Recent Seminars and Lectures
Peter Vickers (Durham) - Do Philosophers of Science Know Their History? The Case of the Early Calculus.
Weekly Research Seminar.
This seminar was held in room 005, 48/49 Old Elvet, Durham. Refreshments were served from 11am with the talk commencing at 11.30am.
Title: Do Philosophers of Science Know Their History? The Case of the Early Calculus.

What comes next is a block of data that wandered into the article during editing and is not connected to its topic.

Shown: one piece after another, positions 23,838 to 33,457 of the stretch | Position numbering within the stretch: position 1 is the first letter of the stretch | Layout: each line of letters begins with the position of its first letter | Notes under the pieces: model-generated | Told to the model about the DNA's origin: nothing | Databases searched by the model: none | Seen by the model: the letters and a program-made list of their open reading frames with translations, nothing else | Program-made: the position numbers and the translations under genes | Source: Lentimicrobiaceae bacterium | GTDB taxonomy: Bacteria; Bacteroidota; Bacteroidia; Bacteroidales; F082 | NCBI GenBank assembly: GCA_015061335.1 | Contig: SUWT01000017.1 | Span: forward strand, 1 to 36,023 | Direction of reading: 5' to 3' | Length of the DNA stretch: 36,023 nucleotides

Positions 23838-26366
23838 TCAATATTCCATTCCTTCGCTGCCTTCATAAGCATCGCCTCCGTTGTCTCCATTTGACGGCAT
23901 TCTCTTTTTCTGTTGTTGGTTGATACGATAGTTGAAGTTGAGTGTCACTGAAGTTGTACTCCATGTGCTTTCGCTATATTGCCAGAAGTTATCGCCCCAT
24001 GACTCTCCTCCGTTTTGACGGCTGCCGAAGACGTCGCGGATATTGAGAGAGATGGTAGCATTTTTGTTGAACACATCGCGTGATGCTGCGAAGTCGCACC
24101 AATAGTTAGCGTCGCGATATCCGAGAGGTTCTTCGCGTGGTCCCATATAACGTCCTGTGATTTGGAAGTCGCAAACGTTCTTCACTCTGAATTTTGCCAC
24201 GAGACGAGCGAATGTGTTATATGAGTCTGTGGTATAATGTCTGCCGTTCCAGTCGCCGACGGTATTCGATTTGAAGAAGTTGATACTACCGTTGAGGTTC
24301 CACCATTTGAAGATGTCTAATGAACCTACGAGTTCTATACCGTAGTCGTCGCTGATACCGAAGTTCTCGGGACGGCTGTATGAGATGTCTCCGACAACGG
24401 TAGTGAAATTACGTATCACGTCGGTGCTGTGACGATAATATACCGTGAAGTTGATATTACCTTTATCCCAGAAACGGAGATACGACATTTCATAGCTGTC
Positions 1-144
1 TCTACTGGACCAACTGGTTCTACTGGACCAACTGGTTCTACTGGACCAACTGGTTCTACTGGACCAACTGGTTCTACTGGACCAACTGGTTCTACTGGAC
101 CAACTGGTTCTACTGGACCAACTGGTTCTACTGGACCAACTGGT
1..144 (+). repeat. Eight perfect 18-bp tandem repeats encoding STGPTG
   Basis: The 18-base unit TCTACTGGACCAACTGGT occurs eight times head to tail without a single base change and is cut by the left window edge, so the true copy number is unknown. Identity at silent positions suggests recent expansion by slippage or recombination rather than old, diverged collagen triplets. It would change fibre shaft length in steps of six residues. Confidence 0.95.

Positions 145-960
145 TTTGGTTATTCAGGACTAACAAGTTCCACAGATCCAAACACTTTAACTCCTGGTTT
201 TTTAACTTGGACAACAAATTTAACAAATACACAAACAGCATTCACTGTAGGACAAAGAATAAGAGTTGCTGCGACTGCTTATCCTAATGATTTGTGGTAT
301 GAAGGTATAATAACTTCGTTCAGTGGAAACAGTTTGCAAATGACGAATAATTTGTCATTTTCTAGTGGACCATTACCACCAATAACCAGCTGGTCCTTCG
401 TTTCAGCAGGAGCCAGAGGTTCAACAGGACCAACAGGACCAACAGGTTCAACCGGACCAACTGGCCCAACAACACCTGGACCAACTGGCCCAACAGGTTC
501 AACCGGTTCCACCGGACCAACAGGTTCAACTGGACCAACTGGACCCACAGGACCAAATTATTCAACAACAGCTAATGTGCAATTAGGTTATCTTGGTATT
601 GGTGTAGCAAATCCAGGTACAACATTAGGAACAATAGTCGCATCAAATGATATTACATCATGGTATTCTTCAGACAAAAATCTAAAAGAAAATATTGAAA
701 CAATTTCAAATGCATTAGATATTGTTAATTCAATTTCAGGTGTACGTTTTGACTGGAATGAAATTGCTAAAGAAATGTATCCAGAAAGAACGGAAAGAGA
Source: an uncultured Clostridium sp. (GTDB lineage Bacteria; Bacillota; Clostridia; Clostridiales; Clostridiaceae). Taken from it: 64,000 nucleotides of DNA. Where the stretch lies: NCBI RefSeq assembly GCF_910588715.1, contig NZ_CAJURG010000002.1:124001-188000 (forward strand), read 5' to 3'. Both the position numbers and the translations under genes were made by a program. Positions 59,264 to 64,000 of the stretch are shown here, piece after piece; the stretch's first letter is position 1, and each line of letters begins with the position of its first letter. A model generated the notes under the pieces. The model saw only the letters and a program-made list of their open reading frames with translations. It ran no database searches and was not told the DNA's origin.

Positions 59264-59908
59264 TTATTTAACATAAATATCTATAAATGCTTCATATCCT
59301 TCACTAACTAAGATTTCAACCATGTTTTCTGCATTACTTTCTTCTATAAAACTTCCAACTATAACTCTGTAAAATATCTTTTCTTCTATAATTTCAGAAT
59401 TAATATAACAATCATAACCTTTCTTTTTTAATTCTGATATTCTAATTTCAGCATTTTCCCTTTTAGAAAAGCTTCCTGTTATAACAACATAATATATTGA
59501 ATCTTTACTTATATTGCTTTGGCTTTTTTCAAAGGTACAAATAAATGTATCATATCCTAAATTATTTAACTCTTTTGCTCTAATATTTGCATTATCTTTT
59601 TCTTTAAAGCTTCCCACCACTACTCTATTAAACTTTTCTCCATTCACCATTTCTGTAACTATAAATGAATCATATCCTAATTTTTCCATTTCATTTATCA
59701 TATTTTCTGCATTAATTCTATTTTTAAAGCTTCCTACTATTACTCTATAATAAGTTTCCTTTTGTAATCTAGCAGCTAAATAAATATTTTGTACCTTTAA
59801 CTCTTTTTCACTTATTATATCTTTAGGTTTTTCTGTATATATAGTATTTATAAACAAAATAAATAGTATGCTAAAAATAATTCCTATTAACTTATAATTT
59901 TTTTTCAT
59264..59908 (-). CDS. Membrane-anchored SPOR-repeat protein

Fifty years after Kuhn's magnum opus, many philosophers of science still fail to make claims which are sufficiently historically informed. Or at least, they fail to justify major simplifications of, and departures from, the history of science upon which they base their philosophical claims. Here the so-called 'early calculus' of Newton and Leibniz is introduced as a relevant case study. A newcomer to the philosophy of science literature could not help but conclude that this is a clear case of an inconsistency in science. The claim is so entrenched that any apparent historical facts speaking against it would be interpreted, by a newcomer to the literature, as just that: apparent historical facts. One blames oneself before one blames a significant subsection of the philosophical community. However, I argue here that the philosophical community is blameworthy: the claim 'the early calculus was inconsistent' is at best extremely misleading. Wider conclusions for the relationship between philosophy of science and history of science are drawn.